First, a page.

This is a review of the S#arp Lite project, the version from Nov 4, 2011.
I was asked to review this project a long time ago, but I never got around to it. I had some time and I decided that I might take a look and see how it goes. I don’t like the S#arp Arch project, because it seems too complex and heavy weight for the purpose.
The project comes with a sample application, which is good, because it is easy to see how the framework is intended to be used. Unfortunately, it is yet another online store example, I am getting heartily sick of that. On the other hand, it is a fairly simple model and easy to understand, so I grok why this keeps getting chosen.
Review Rule, I look at the code. If I wanted to deal with documentation, I would write some for our products. I am doing this because I find it fun to look at other people’s code. So skip any comments about “if you read the docs…”.
We start from the project structure:
I am not sure if I like it, I don’t know if I agree that all of those splits are needed, but this is well within reasonable limits, so I am willing to let it slide on the grounds that this is personal taste more than anything else. Looking at the dependencies, we see:
The Init project contains two files, which are responsible for… well, starting up, it seems. Again, I don’t see any reason why this would be a separate project, but that is about it so far.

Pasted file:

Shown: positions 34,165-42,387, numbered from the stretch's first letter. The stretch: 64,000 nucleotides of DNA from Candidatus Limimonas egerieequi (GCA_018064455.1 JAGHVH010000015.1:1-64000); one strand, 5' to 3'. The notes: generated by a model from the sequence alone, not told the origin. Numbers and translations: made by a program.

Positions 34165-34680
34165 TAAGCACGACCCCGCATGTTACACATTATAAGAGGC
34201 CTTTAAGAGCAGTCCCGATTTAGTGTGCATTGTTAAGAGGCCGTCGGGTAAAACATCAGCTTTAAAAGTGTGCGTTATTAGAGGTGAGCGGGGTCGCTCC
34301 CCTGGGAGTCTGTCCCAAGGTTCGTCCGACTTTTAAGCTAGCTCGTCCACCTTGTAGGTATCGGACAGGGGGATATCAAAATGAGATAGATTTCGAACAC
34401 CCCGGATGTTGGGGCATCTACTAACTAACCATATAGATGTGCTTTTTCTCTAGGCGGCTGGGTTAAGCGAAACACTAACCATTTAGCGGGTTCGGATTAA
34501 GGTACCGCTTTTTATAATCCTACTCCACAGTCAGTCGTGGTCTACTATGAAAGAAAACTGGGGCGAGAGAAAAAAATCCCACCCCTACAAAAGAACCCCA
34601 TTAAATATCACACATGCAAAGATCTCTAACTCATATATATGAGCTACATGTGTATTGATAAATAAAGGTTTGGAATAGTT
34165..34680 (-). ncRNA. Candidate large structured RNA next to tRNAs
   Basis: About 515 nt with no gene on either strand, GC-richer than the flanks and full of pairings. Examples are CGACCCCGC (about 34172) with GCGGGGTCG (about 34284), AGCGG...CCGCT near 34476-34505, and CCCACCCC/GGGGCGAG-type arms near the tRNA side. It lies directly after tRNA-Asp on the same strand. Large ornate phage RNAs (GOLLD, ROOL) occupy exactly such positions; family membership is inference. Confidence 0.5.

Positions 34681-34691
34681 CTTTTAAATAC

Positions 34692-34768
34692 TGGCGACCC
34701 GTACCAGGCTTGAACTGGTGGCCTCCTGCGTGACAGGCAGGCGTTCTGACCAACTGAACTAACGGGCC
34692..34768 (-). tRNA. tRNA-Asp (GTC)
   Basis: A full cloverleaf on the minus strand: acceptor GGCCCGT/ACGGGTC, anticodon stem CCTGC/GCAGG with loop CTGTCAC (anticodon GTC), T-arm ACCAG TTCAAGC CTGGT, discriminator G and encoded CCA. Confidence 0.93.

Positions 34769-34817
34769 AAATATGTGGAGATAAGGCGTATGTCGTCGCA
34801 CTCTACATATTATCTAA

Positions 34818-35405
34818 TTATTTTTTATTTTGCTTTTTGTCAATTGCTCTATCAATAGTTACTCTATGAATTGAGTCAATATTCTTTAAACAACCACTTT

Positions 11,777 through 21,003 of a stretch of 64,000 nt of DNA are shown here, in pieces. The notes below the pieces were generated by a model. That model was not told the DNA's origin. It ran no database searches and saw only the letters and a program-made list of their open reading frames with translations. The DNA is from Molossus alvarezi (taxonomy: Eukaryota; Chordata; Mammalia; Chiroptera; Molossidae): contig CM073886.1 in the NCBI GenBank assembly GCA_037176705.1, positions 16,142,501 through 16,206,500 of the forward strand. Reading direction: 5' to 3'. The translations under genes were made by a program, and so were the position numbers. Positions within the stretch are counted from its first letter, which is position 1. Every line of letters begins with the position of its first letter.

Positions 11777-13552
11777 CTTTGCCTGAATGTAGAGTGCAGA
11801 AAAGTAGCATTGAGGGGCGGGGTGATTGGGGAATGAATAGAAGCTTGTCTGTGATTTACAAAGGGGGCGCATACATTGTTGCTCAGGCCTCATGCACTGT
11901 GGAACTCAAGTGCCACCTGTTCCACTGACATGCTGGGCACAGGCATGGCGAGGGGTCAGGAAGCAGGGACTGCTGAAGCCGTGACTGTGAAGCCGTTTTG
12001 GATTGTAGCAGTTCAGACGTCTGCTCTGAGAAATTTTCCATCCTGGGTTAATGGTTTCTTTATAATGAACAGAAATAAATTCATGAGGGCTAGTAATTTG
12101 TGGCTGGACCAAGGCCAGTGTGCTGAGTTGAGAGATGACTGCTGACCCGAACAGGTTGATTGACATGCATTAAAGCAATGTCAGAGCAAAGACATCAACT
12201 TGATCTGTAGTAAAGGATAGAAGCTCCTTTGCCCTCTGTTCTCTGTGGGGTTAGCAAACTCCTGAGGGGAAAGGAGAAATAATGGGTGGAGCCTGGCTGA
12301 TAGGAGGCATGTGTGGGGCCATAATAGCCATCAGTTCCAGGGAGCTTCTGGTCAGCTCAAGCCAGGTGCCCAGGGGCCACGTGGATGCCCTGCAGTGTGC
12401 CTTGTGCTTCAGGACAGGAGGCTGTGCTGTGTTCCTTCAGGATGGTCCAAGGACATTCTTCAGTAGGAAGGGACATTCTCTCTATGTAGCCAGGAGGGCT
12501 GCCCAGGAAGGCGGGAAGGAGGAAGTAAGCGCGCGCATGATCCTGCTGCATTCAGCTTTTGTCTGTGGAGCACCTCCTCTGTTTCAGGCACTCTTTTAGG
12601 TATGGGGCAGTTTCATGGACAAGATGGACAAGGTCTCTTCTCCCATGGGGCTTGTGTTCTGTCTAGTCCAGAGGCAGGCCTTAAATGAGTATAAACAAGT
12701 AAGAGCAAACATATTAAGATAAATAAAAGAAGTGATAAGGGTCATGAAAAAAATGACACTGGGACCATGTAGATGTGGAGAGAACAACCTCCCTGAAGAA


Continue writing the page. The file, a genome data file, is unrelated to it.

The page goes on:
Next in line is the NHibernateProvider project, in this case, we have the following:
So far, I am cautiously optimistic. All of the files / folders marked with red are actually all about setting NHibernate up, not about hiding it. But then we get to the read me file, which reads in part:
This folder contains any concrete, NHibernate-specific query classes.
There should only be classes in here for any respective query *interfaces* found in
This folder will usually be empty except for very exceptive cases.
This is… interesting. Can’t say whatever I agree or not yet. Looking at the QueryForProductOrderSummaries, we see:
Note the comment, there are better ways to do it, but we demonstrate an ugly way, and how to nicely encapsulate it.
That is enough for now, I think, next post, I’ll touch on the actual model…